With the election of the deplorable Trump, the ruling class has been deposed. To them it is the end of life as they know it. “The world changed late last night in a way I couldn’t protect us from,” screenwriter Aaron Sorkin wrote in Vanity Fair. “That’s a terrible feeling for a father.”
“Where does this leave us?” Paul Krugman wrote in The New York Times. “What, as concerned and horrified citizens, should we do?”
Beneath the sentimental rhetoric lurks a realisation of powerlessness. For 18 months they have been lecturing Americans, in ever more strident terms, about the dangers of Trumpism, but Americans called their bluff…
The shattering defeat of the US cultural elite has resonated strongly in Australia, where our own media class largely shares the same values…
“I watched in stunned shock and dismay,” writes Anne Summers. “I am fearful.”
Trump will “almost certainly inspire a truly awful wave of ugliness against women and minorities around the world”, writes Waleed Aly.
Huffington Post Australia’s Emily Brooks spoke to a child psychologist who warned young girls might feel “disempowered” by the result. good and evil. How do you balance a debate between Joan of Arc and Attila the Hun?
And to say the result’s a shock and not to everyone’s taste is an understatement, as you can see from these front pages from around the world.
FUUUCK!— El Grafico, 9 November, 2016
OH MY GOD!— Le Journal de Montreal, 9 November, 2016
AMERICAN PSYCHO— Liberation, 10 November, 2016
Horror-Clown!— Hamburger Morgenpost, 8 November, 2016
DEAR AMERICA …NO YOU CAN’T!— New Zealand Herald, 9 November, 2016…
And some pundits, like Fairfax’s Paul McGeough, announced that Trump had lost before the starting gun was even fired.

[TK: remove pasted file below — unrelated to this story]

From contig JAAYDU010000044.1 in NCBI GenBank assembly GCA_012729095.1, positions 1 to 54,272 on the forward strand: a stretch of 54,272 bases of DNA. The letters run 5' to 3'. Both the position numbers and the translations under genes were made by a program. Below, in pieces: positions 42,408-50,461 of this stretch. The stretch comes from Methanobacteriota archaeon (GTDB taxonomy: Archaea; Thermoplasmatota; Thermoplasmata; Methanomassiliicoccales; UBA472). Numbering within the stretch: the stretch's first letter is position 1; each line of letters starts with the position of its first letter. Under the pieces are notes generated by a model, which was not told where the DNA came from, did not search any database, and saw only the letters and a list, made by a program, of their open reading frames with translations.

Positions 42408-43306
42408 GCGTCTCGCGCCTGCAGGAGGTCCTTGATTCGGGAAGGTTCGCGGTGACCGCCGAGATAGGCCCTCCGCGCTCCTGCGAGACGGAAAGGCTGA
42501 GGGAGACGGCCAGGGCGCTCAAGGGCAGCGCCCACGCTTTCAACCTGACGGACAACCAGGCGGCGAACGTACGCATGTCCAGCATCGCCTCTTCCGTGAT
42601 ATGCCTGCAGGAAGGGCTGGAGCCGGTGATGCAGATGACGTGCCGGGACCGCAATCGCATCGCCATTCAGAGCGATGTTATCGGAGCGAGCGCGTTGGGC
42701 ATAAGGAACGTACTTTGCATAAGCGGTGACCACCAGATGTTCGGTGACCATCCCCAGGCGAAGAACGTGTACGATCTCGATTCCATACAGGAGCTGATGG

Today, Americans will awake from a nightmare. Donald Trump will not be their president.— Sydney Morning Herald, 9 November, 2016
A little later, as results rolled in, the ABC’s political insider Barrie Cassidy was tweeting even more confidently:
Trump cannot win. The nightmare is over. — Twitter, @barriecassidy, 9 November, 2016
But at that point—midday on Wednesday in Australia—the so-called nightmare was just about to begin…
CHARLES FIRTH: Can I be the first to call it for Trump?…
JESSICA ROWE: DON’T! You’re not really?
CHARLES FIRTH: No, no, well it’s …
JESSICA ROWE: Ohhh! — Channel Ten, Election coverage, 9 November, 2016
KRISTINA KENEALLY: Yeah, this is not where we expected to be at this time of the day and I have to confess I feel like I’m going through the stages of grief at the moment, I’ve been through denial, I’m slowly moving into anger. — Sky News, 9 November, 2016
PETER VAN ONSELEN: I hope to God that I put the mocker on the person I predict here because if I had to predict, I’d pick Donald Trump to win this one now, and I can’t believe I’m saying it … Donald Trump! I mean, he’s the guy that bragged about sexually assaulting women. This is a disgrace to America. — Sky News, 9 November, 2016…
Others, however, are still defiant… [A] fighting editorial in the New York Times – which has apologised for underestimating Trump’s support – described him as a ‘reckless, unqualified leader’ and declared the paper was ready to support him BUT:
… without denying the many disgraceful things he did and said to get elected, the promises he may or may not keep, the falsehoods he peddled that were either delusions or lies.— New York Times, 9 November, 2016
… you may, understandably, be concerned about the future… President-elect Trump’s past comments and actions about and toward the press foreshadows a potentially dangerous reality. — Society of Professional Journalists, 9 November, 2016
It’s not just the media that’s been caught out. How about Sydney University’s Centre for US Studies? Mark Latham exposes it ruthlessly:
Andrew Bolt writes for the Herald Sun, Daily Telegraph, and The Advertiser and runs Australia’s most-read political blog. On week nights he hosts The Bolt Report on Sky News at 7pm and his Macquarie Radio show at 8pm with Steve Price.